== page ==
Sturm und Drang Years

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Born in 1908, Helmut Gollwitzer grew up in a National Conservative, Lutheran parsonage. He spent his childhood and youth in Pappenheim, Bad Steben, Lindau and Augsburg. As a school student, he joined the German youth movement and dreamed there of a new society. In his years in Lindau, he was fascinated by the emerging Hitler movement. His world view began changing after he switched to the humanist St. Anna High School in Augsburg.

From 1928 to 1932, Gollwitzer studied Protestant theology and philosophy at the universities in Munich, Erlangen, Jena and Bonn. Of his teachers of theology Paul Althaus, Friedrich Gogarten and Karl Barth, the latter influenced him most and he became his assistant.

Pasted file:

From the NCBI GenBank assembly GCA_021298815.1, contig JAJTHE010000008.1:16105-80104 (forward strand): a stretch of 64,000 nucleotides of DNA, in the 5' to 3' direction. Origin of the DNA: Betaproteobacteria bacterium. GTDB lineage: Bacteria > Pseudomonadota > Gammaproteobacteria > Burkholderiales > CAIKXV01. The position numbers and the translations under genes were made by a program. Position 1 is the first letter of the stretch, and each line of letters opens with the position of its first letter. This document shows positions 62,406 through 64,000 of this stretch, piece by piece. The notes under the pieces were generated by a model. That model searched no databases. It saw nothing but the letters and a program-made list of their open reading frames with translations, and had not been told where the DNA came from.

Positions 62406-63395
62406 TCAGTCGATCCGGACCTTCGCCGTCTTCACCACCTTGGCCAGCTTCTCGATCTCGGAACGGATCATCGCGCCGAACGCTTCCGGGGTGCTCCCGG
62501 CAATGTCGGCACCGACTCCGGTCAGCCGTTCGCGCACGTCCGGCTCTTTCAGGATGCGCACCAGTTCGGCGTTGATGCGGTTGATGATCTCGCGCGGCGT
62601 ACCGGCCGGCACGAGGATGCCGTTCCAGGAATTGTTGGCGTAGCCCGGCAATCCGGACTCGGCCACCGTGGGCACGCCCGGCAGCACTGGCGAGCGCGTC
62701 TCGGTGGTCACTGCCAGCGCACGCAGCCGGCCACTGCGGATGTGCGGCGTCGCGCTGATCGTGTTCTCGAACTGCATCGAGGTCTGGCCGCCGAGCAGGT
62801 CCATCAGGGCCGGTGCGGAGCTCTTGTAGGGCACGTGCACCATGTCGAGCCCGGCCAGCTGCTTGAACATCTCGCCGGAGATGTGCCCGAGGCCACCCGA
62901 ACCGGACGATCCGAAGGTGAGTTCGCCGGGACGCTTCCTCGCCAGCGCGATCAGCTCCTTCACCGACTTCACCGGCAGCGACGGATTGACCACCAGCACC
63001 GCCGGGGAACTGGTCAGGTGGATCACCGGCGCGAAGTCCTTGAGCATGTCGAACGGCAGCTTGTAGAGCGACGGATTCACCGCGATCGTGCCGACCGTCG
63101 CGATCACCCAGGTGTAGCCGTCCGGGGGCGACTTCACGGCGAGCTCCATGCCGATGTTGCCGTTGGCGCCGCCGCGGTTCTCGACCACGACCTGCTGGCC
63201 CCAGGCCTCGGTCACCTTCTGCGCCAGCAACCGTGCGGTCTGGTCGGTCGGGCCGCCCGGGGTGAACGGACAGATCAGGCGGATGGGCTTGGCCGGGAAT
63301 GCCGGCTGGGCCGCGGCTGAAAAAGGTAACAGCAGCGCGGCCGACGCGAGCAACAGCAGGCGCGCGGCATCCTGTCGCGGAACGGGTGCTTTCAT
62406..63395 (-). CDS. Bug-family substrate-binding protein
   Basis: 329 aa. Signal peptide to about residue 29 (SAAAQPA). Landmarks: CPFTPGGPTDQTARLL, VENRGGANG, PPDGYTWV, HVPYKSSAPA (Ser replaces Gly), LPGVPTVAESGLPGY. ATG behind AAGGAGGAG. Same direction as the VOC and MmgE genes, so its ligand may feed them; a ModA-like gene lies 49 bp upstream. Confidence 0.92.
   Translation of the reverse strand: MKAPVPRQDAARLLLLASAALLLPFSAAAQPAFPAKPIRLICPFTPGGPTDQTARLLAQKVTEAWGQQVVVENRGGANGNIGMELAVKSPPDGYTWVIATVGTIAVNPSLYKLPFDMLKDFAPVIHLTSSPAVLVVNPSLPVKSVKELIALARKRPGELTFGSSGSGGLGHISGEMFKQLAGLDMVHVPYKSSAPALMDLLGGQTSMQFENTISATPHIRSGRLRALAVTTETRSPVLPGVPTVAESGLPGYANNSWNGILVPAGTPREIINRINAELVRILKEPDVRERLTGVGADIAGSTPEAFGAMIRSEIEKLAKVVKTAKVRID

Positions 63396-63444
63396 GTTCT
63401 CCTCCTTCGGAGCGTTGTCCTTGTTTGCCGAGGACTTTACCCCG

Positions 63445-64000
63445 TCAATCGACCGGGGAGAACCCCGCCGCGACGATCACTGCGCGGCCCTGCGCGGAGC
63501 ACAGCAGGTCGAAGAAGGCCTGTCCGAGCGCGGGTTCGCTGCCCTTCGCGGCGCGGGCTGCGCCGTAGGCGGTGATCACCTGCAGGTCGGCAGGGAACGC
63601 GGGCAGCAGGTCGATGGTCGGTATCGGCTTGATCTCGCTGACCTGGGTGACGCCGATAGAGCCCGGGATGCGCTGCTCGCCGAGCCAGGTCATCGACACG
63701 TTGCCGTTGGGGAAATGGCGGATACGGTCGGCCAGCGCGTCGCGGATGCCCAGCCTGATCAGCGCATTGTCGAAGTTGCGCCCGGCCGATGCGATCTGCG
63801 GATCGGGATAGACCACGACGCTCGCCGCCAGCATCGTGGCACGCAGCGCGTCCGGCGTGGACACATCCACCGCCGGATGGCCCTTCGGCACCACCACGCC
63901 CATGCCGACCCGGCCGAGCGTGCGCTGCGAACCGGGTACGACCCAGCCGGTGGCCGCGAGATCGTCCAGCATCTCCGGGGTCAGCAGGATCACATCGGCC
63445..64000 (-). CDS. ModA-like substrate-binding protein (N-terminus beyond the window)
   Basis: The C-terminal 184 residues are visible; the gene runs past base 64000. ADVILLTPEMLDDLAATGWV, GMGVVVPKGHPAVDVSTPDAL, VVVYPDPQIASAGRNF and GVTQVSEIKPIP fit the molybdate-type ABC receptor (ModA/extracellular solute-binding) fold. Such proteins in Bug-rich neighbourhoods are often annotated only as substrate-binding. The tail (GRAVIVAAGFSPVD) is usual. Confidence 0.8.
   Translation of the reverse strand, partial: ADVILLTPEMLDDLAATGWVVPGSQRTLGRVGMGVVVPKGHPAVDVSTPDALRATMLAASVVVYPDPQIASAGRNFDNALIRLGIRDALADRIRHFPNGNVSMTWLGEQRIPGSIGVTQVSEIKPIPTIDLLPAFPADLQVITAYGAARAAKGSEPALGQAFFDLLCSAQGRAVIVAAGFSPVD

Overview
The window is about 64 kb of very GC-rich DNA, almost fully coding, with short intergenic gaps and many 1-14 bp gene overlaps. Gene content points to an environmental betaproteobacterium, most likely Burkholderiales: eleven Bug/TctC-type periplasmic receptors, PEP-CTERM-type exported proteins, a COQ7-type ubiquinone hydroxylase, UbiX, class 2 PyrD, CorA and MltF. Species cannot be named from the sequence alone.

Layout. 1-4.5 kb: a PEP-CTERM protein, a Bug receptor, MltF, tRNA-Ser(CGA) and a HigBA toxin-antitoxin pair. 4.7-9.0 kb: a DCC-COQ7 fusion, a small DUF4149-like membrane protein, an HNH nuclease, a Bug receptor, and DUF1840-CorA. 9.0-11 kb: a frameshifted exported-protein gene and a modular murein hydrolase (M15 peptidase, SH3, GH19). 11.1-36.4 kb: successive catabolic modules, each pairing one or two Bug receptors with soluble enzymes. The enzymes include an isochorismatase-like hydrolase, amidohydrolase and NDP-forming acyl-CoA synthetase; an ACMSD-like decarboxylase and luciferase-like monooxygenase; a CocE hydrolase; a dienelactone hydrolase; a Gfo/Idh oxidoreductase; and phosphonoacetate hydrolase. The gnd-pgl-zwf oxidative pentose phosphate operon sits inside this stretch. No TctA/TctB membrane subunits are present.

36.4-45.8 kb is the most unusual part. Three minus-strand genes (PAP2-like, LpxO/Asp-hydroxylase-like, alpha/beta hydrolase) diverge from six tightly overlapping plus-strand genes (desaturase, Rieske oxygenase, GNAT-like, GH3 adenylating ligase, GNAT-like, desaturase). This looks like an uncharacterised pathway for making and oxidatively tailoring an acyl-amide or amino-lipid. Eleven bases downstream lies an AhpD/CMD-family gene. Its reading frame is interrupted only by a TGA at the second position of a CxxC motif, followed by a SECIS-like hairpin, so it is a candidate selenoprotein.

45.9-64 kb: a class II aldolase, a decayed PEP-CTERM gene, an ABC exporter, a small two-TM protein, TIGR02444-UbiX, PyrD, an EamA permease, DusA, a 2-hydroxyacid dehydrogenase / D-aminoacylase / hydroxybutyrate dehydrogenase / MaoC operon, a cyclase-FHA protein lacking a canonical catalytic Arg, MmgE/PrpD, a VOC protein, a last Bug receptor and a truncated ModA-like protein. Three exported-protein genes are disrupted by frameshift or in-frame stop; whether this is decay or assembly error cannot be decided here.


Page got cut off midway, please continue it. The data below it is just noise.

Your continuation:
In the early 1930s, Gollwitzer’s ideas shifted from romantic pre-capitalistit to Marxist anti-capitalist. Fascinated by Marxism, in 1931, he asked Karl Barth, who had joined the Social Democratic party, how he could go to such a stinking corpse, as Rosa Luxemburg had put it.

When Karl Barth was expelled from Germany in 1935, his assistant Helmut Gollwitzer also had to leave the School of Theology at the University of Bonn. In 1937, he earned his doctorate under Barth with a dissertation entitled “Coena Domini. The Old Lutheran Doctrine of Communion in Its Dispute with Calvinism, Represented in Early Lutheran Orthodoxy.”

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  • © Evangelisches Zentralarchiv in Berlin, Bestand 500 Nr. 33972

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